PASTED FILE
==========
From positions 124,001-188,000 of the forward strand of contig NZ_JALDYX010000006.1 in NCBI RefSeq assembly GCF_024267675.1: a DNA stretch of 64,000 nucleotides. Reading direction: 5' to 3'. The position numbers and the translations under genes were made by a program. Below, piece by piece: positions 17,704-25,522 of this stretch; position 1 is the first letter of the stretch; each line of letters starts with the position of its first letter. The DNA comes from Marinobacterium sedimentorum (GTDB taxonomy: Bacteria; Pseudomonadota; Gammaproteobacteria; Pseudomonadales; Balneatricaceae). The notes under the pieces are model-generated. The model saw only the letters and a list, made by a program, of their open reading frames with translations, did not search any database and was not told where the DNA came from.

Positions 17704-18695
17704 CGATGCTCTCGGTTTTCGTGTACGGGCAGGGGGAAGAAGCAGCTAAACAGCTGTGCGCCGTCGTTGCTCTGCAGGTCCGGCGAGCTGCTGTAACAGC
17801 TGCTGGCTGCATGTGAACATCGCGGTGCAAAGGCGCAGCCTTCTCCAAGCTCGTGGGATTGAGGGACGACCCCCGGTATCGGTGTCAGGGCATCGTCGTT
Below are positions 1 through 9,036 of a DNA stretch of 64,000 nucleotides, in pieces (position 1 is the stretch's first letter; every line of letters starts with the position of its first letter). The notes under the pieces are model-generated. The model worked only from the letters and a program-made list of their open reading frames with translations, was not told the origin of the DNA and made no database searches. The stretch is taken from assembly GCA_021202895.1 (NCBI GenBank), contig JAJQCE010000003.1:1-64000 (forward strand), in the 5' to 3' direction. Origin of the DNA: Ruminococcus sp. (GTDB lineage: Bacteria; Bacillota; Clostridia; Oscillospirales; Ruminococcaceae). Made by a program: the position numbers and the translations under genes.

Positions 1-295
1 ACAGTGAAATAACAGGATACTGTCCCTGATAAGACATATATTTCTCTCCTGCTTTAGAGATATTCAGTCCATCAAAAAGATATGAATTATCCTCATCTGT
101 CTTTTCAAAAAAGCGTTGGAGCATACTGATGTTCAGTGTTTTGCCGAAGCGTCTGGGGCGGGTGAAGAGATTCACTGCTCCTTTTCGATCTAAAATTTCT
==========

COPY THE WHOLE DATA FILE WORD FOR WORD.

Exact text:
From positions 124,001-188,000 of the forward strand of contig NZ_JALDYX010000006.1 in NCBI RefSeq assembly GCF_024267675.1: a DNA stretch of 64,000 nucleotides. Reading direction: 5' to 3'. The position numbers and the translations under genes were made by a program. Below, piece by piece: positions 17,704-25,522 of this stretch; position 1 is the first letter of the stretch; each line of letters starts with the position of its first letter. The DNA comes from Marinobacterium sedimentorum (GTDB taxonomy: Bacteria; Pseudomonadota; Gammaproteobacteria; Pseudomonadales; Balneatricaceae). The notes under the pieces are model-generated. The model saw only the letters and a list, made by a program, of their open reading frames with translations, did not search any database and was not told where the DNA came from.

Positions 17704-18695
17704 CGATGCTCTCGGTTTTCGTGTACGGGCAGGGGGAAGAAGCAGCTAAACAGCTGTGCGCCGTCGTTGCTCTGCAGGTCCGGCGAGCTGCTGTAACAGC
17801 TGCTGGCTGCATGTGAACATCGCGGTGCAAAGGCGCAGCCTTCTCCAAGCTCGTGGGATTGAGGGACGACCCCCGGTATCGGTGTCAGGGCATCGTCGTT
Below are positions 1 through 9,036 of a DNA stretch of 64,000 nucleotides, in pieces (position 1 is the stretch's first letter; every line of letters starts with the position of its first letter). The notes under the pieces are model-generated. The model worked only from the letters and a program-made list of their open reading frames with translations, was not told the origin of the DNA and made no database searches. The stretch is taken from assembly GCA_021202895.1 (NCBI GenBank), contig JAJQCE010000003.1:1-64000 (forward strand), in the 5' to 3' direction. Origin of the DNA: Ruminococcus sp. (GTDB lineage: Bacteria; Bacillota; Clostridia; Oscillospirales; Ruminococcaceae). Made by a program: the position numbers and the translations under genes.

Positions 1-295
1 ACAGTGAAATAACAGGATACTGTCCCTGATAAGACATATATTTCTCTCCTGCTTTAGAGATATTCAGTCCATCAAAAAGATATGAATTATCCTCATCTGT
101 CTTTTCAAAAAAGCGTTGGAGCATACTGATGTTCAGTGTTTTGCCGAAGCGTCTGGGGCGGGTGAAGAGATTCACTGCTCCTTTTCGATCTAAAATTTCT